At the European Council, the EU’s Chief Negotiator, Michel Barnier, briefed Heads of State and Government on the five negotiation rounds that had taken place from June to October. Taking account of his assessment, the European Council welcomed progress to date but agreed that further work is needed before it can agree that sufficient progress has be made on all three exit issues – citizens’ rights, the financial settlements and the Irish specific issues.
The conclusions of the European Council also called for the negotiations to continue and that it will reassess progress at its next meeting in December. In this regard I welcome that a sixth round of negotiations has got underway in Brussels today.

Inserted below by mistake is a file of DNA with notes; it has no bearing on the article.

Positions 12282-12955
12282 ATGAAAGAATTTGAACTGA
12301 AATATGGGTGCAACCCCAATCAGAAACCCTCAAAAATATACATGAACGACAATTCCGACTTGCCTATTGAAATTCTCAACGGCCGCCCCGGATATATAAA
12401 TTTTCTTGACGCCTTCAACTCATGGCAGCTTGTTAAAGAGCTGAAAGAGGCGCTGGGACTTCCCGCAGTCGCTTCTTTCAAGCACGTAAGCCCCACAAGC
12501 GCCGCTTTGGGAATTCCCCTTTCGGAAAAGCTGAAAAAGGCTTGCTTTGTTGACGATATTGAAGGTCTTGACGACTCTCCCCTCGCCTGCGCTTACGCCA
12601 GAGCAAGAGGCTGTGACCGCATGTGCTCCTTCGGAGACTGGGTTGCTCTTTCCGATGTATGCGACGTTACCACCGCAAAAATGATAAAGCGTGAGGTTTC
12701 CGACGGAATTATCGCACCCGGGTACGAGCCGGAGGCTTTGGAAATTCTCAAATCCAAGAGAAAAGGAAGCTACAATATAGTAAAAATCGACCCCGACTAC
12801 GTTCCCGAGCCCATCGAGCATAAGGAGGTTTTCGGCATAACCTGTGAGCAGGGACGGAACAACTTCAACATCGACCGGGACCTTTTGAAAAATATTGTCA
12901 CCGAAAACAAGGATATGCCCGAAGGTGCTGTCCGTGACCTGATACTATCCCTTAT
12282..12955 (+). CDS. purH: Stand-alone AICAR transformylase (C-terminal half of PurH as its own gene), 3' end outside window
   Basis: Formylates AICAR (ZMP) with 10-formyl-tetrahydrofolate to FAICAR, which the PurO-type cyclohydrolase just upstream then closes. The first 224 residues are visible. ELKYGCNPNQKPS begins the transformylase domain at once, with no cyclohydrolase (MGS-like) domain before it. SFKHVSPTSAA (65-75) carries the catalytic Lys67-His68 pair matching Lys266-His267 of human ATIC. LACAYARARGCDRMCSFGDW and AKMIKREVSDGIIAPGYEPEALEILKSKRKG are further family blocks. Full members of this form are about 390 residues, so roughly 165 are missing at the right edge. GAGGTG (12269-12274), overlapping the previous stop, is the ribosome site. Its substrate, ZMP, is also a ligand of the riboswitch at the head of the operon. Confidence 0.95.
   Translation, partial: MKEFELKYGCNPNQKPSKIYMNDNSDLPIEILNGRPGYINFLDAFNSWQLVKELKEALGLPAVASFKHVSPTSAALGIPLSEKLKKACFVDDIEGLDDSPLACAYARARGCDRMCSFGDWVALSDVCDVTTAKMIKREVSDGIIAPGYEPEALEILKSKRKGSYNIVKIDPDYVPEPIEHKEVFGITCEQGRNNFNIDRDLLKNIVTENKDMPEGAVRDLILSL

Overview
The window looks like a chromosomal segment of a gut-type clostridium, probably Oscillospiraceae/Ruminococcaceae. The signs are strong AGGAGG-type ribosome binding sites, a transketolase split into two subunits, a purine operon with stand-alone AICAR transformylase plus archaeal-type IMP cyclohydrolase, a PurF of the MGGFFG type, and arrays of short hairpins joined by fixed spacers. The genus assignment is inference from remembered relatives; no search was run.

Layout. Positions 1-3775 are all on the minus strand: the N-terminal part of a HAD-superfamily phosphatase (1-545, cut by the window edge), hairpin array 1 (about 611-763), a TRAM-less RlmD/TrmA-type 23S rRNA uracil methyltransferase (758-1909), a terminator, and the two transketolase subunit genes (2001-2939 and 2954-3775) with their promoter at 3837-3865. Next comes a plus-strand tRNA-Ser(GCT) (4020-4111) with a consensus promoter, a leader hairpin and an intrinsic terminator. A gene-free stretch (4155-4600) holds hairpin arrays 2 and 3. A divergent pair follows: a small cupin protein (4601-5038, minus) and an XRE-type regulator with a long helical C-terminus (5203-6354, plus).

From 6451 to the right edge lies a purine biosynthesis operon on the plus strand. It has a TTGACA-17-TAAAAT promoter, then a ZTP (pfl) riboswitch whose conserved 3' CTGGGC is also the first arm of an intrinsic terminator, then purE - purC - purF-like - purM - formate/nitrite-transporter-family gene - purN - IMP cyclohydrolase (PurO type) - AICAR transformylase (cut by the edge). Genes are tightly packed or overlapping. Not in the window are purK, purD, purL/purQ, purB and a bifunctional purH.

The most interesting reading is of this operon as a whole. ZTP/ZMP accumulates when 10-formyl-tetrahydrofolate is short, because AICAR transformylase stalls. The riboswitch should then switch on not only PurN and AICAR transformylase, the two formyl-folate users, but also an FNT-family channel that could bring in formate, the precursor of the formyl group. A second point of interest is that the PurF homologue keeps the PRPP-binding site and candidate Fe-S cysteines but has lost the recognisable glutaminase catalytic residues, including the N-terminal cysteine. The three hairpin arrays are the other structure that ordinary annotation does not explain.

Furthermore, the European Council asked Michel Barnier and the Council to start preparations within the EU27 for phase 2 and that if sufficient progress is made by the UK on the three exit issues, additional guidelines will be agreed on the framework for the future relationship and on possible transitional arrangements.
Overall, I believe the conclusions were fair and balanced. They were clear on what the EU expects from the UK in phase one but also recognised the positive momentum created by Prime Minister May’s Florence speech and the EU’s willingness to begin discussions on transitional arrangements and future relationship issues once there has been sufficient progress in the first phase.
The strong language on Ireland was also welcome. While acknowledging that progress is being made, the conclusions made clear that more work is needed and that the UK must present and commit to flexible and imaginative solutions called for by the unique situation of Ireland.